Tempered Cuisine: On America's 230th birthday, I attended a reenactment of an 1865 Independence Day celebration at a living history restoration on Long Island. The picnic event was billed as sponsored by "The Ladies Temperance Society" and participants were directed to bring a brown bag lunch. Entertainment was of an earlier era with speeches and poems, fiddle music and brass bands.
To some culinary types, the brown bag lunch might have seemed a bit austere and the Ladies Temperance Society an odd organization to host what is a uniquely American feast day. Our Independence Day is characterized by communal indulgence in outdoor spreads of charred meat, cold beer and crisp summer salads.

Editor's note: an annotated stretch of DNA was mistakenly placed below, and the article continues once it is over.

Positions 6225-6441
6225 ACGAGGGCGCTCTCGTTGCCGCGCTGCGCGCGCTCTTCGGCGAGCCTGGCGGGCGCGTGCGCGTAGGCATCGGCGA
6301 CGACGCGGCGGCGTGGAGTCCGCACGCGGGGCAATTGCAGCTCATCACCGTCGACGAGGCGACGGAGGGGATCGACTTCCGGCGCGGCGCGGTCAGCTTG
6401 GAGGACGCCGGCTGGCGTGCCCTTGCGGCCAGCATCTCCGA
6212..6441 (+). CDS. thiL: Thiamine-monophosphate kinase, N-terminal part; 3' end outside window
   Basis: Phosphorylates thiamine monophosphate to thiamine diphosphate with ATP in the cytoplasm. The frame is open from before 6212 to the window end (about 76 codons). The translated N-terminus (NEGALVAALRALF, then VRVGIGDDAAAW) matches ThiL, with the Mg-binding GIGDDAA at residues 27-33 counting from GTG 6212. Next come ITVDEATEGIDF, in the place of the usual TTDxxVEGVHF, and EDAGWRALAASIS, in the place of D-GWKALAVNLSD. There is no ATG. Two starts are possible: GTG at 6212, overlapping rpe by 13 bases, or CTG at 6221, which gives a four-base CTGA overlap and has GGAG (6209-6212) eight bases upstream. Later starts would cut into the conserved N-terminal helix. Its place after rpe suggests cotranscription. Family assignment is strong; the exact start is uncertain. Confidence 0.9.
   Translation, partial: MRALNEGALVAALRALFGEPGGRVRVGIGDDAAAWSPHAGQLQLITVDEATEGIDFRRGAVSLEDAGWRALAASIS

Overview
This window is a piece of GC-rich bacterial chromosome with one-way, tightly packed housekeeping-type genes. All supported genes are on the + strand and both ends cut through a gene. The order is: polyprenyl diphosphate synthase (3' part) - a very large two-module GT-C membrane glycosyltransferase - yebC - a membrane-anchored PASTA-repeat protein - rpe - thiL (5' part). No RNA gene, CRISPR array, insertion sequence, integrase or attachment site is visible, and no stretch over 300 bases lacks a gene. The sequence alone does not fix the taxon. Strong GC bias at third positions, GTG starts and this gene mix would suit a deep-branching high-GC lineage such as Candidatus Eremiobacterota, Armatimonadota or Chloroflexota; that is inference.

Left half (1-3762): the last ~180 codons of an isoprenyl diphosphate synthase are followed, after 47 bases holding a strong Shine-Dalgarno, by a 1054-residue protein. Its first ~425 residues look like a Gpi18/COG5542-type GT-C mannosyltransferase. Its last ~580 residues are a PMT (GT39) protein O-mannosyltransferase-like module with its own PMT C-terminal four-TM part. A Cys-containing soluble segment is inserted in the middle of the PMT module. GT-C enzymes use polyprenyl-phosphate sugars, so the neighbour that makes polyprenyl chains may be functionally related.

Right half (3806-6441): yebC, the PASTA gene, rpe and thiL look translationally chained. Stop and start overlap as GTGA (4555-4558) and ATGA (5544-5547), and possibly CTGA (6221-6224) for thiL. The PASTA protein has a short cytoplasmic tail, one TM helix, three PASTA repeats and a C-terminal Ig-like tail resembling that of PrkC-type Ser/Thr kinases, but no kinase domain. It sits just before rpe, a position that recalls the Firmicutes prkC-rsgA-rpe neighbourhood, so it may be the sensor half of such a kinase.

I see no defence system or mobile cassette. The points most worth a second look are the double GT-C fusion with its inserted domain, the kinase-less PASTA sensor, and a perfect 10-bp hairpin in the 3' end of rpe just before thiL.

But as I sat under the enormous shade tree in the heat of the afternoon observing the participants and festivities, my smoked turkey sandwich and Macintosh apple seemed to fit the time and place. The Americans of post-Civil War 1865 were agricultural families whose food was prepared with minimal fuss. Their cuisine was uncomplicated and straight from the farm. But, when shared with a diverse community that included farmers, musicians, children, laborers, veterans of war, and even ladies who choose not to drink, their simple food became a feast, a cause for celebration and a declaration of independence.
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